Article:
Water and Sanitation Minister Nomvula Mokonyane has encouraged communities in KwaZulu-Natal to use water responsibly.
"As a country, we need to proactively root out unlawful water use, non-compliance to water use authorisation, and water losses and leaks. Abiding by the law and authorisations will assist in achieving our vision of equitable and sustainable water use," said Minister Mokonyane.
In her address to traditional leaders at a stakeholder engagement in Durban on Friday, the Minister said among the challenges faced by the province and other provinces is that of sand mining.
"Another challenge faced by KwaZulu-Natal and other provinces is that we as community leaders give permission to the sand miners to undertake sand mining activities in rivers without obtaining the necessary environmental authorisation," said the Minister.
"Sand is often sold to buyers in Gauteng but this comes at a great environmental loss. Sand mining is a lucrative age-old business that involves excavating sand from the riverbanks. This leads to an excess of problems, including diverting the river's natural flow, increased evaporation and soil erosion,"said the Mokonyane.
Through the stakeholder engagement, the Department and Water and Sanitation wants to improve understanding of the impacts of unlawful water use through sand mining by educate traditional leaders on legislative requirements for engaging in sand mining activities.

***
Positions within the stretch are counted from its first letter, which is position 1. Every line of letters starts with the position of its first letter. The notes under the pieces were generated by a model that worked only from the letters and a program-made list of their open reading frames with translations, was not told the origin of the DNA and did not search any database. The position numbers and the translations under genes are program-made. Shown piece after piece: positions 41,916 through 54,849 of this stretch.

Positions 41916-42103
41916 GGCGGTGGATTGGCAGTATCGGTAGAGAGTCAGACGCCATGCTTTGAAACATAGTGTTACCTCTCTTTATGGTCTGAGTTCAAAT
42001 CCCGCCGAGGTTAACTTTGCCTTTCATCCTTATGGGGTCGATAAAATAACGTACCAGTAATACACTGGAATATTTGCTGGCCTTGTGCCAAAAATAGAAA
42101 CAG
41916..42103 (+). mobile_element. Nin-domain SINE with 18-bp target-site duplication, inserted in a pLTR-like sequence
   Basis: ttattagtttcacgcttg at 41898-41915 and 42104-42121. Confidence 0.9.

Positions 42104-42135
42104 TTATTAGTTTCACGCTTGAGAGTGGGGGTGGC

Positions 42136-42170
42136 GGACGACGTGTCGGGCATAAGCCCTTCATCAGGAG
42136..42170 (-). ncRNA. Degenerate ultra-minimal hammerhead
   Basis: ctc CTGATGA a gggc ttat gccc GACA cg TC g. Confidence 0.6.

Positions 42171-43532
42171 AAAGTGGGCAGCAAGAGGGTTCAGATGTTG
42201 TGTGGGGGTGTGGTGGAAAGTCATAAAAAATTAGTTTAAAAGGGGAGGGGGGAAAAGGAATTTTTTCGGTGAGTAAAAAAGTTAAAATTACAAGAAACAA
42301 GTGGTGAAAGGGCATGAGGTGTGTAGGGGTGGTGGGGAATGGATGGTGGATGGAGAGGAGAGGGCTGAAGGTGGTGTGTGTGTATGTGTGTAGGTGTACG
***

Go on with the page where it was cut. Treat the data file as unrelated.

The department will ensure that good relationships with traditional leaders are maintained to ensure that sand and gravel are mined in a sustainable way.
KwaZulu-Natal is currently facing unlawful water use activities through sand mining in rivers such as Illovo, Umzumbe, UMthwalume, UMvoti, Buffalo, UMdloti, Amatikulu, UMhlathuze, Umfolozi and uMgeni.
Unlawful water use through sand mining activities is causing numerous and serious problems such as the disruption in potable water supply and pollution of water resources.
While the department continues to enforce the stopping of unlawful water use activities through various means including administrative actions, opening of criminal cases among others, it has noted that the perpetrators disregard these enforcement actions and continue to benefit by selling the river sand to construction and hardware companies.
This is very costly to the local communities who end up incurring the cost for the restoration of water resources and water services disrupted and distracted," said Minister Mokonyane.
The Minister called on traditional leaders to participate in door-to-door awareness campaigns in affected communities and to work with the department on identifying illegal sand mining and report such transgressors.